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May 2014

Du Dum Du Dum, Du Dum, Du Dum Du Dum Du Dum Du Dum Du Dum, Da Da Da Da Da – Pink Panther

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“Singh remembered that he was on enforced medical leave. It might be ages before he had a juicy murder to deal with if Superintendent Chen had his way. This case – a missing person, a secretive family, a powerful scion, a city of contrasts and a wedding deadline – was certainly not for the fainthearted. But wasn’t he Inspector Singh, leading criminal investigator in Singapore, at least in his own estimation?”

In the prologue provided by the author as a commentary for the reader of the rather significant year, on many levels, of 1984. As it pertains to this story, India’s Prime Minister Indira Gandhi has been killed and the rumours are running rampant regarding the particulars of how this occurred. Everyone has their own interpretation of what happened from the nosy neighbour to the meddling milkman. When word gets around that she was assassinated by two members of her own security detail, the world for many Sikh families (but one in particular for this book) will never be the same. Profound theme from the onset of this novel is don’t always believe what you hear, and always analyze the source of where information is coming from before irrevocable mistakes are made.

Inspector Singh is not the representation of a physical specimen that you see in Da Vinci’s Vitruvian Man. You know that one you would think of when imagining the stature of the most successful leading murder investigator”s in Asia. He smokes a lot, he likes to drink, take extended lunches and he is a rather portly man that tends to sweat more than the average man; I suppose this is also the reason that he is vastly unappreciated. With all of his misgivings, he gets the job done and does it in a remarkable way. If you need a reference point, and have seen a fair share of foreign films, think the lead character from Memories of Murder.

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Currently on a medical leave, Mr.Singh is holed up in his room with his cynical and traditional wife Mrs.Singh. After begging his wife to go back to work, his wife, much to the approval of Superintendent Chen at the Singapore Police Department takes Mr.Singh back to her home in Mumbai, India for her cousin’s wedding. Like most weddings in this region, it has been arranged by the husband and wife’s family. During a cultural event of this magnitude, the wife Ashu stays in the home before her big day, only to be missing from her bedroom and later found burned to death by an apparent suicide. Inspector Singh is requested by her powerful grandfather Tara Baba Singh to look into the matter rather than going to the police because as he said it:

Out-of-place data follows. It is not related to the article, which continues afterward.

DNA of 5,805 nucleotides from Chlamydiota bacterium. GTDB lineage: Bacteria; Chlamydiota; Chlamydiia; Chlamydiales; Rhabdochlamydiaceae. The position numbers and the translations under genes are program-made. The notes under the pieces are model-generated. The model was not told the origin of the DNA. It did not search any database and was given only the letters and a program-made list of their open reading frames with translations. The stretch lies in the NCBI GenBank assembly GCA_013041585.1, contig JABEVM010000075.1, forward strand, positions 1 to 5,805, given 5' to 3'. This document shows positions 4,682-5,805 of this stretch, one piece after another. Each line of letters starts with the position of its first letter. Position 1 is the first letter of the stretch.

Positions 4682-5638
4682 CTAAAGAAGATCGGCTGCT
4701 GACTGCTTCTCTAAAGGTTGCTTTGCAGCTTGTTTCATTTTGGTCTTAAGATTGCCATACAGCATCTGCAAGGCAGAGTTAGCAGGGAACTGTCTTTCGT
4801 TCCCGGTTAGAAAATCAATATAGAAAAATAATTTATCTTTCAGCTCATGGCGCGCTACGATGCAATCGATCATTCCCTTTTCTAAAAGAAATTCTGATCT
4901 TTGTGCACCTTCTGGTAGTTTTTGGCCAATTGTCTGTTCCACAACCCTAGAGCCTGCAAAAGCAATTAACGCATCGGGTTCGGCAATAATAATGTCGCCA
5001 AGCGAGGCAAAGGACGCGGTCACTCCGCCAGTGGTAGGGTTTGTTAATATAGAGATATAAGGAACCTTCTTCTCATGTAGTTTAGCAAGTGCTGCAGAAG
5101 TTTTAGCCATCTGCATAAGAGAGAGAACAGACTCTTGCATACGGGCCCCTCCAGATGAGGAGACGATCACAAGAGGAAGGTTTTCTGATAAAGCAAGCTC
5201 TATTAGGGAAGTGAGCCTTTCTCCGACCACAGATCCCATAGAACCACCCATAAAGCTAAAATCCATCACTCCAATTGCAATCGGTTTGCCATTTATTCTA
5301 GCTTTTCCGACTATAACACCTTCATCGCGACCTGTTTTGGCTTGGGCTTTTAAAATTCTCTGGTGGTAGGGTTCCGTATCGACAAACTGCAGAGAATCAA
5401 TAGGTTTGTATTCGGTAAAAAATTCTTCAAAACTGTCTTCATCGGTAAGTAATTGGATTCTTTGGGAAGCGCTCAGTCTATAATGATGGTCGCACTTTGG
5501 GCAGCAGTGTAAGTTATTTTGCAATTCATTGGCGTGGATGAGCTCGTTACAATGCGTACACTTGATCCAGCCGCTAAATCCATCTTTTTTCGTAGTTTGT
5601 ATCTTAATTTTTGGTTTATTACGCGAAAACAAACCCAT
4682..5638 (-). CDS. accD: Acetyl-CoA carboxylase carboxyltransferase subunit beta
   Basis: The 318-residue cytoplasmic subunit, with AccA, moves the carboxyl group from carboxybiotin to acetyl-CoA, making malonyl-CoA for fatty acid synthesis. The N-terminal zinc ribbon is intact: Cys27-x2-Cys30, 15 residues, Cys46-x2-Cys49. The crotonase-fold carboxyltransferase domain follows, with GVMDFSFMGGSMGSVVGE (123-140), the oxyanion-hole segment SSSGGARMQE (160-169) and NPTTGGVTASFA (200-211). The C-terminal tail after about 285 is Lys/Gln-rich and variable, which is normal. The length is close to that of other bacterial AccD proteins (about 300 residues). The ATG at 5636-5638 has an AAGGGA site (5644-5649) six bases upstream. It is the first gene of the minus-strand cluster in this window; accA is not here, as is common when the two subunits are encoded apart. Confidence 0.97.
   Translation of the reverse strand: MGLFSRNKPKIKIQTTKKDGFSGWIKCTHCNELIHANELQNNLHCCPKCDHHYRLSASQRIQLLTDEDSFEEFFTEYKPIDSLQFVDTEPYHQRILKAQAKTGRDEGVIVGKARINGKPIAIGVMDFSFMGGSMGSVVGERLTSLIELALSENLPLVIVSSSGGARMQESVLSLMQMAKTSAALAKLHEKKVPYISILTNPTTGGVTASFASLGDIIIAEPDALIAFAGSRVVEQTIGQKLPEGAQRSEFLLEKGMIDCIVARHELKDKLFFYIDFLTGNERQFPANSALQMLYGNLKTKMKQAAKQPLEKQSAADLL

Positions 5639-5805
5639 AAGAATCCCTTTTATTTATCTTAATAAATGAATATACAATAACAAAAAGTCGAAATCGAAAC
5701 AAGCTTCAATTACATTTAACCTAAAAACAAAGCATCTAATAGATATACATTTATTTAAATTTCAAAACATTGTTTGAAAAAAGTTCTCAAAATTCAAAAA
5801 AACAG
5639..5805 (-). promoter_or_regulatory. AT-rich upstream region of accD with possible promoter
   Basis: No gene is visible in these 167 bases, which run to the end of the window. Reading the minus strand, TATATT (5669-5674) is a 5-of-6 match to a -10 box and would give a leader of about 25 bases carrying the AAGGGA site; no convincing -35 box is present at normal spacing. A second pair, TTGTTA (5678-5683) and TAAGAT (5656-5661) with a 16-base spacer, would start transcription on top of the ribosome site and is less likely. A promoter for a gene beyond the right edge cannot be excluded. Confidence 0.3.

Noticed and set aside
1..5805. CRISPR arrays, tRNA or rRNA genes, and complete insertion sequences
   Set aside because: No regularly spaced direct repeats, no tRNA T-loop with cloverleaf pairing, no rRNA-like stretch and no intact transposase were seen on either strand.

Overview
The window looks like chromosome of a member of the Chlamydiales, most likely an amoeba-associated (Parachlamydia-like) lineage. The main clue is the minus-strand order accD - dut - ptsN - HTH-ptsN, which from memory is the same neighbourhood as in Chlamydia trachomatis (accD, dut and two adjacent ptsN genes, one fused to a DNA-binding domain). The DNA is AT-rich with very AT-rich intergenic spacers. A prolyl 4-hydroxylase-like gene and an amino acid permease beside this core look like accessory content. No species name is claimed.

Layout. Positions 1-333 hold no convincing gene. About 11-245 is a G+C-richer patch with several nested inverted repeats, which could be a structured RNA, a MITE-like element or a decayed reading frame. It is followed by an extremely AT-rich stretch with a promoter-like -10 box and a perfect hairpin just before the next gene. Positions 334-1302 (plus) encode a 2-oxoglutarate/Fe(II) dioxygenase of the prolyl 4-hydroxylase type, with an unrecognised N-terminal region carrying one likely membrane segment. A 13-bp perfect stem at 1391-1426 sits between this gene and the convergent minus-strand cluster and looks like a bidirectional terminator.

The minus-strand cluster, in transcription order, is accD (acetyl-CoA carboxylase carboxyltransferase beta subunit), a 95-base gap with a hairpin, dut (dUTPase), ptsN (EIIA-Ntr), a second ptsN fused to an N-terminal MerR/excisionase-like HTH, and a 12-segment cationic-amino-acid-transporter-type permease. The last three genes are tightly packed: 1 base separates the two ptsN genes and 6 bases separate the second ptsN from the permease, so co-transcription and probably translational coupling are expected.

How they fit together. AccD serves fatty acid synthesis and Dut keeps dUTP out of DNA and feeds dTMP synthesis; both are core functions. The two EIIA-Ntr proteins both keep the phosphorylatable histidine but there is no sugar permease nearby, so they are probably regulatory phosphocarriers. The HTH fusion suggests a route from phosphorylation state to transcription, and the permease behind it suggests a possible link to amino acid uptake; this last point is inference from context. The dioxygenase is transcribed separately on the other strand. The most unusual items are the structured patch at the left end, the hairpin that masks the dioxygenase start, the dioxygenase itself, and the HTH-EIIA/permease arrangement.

“The police in India are like a river, Inspector Singh, always taking the path of least resistance.”

Beyond the cozy mystery stigma this story does offer plenty of discussion points and interesting relationship dynamics. Even within the primary family the generational gap is clear as day and divisive among the young and old with The modernization of India vs. traditional values of India. It also happens to be a direct representation of the Singh’s marriage. Mrs.Singh is the very proper, at times cynical, traditional Sikh, and an unabashed realist. Her husband, however; is the naive, modern, optimist, and comfortably living life as a free spirited individual. Inspector Singh would often wear his turban as a security measure rather than a symbol for his religious beliefs, he often ignored the teachings of the various gurus, and he did not overtly seek the status that cars, houses, and club memberships could bring to your life. Mrs.Singh isn’t the most supportive of wives but in spite of being headstrong I guess you could say they’re each other’s better half who complement each other well and are not fixated with the idea of “Keeping up with the Gupta’s.”

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By the appearance of the front cover, the font used for the book title, and the blurb highlighting a physically encumbered police officer, one can expect some sort of comical high jinx or Tom foolery. With that said the story in itself is quite heavy with culture clashes, honour/dishonour killings, political/religious strife, corporate environmental irresponsibility and terrorism. From my initial perceptions I was more shocked by the true purpose coinciding with the relative lack of humour. Which in the end is fine by me, I don’t mind a cozy mystery but there definitely are times when you hold your breath as some of the characters make their presence known. On the other hand, Mumbai Police Detective Patel’s constant fudging of common idioms and expressions was quite funny and kept Singh, as well as myself anticipating what he was going to come up with next.

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One problem I had with this story were the catalog of involved characters. They all had a role, albeit some were smaller than others, but constantly taking a mental note became tiresome. Beyond that there really weren’t many complaints with this book. I was impressed with the novel and after reviewing some of the author’s prior work in this series I probably won’t go back and read earlier stories of Inspector Singh, but I definitely look forward to where she is going next.

“Singh retreated from the argument hastily. He tried to imagine a world where sons were auctioned off to the highest bidder, Prime Ministers were assassinated, men were murdered in front of their families by angry mobs and young girls killed themselves in dramatic fashion to avoid arranged marriages.”

 

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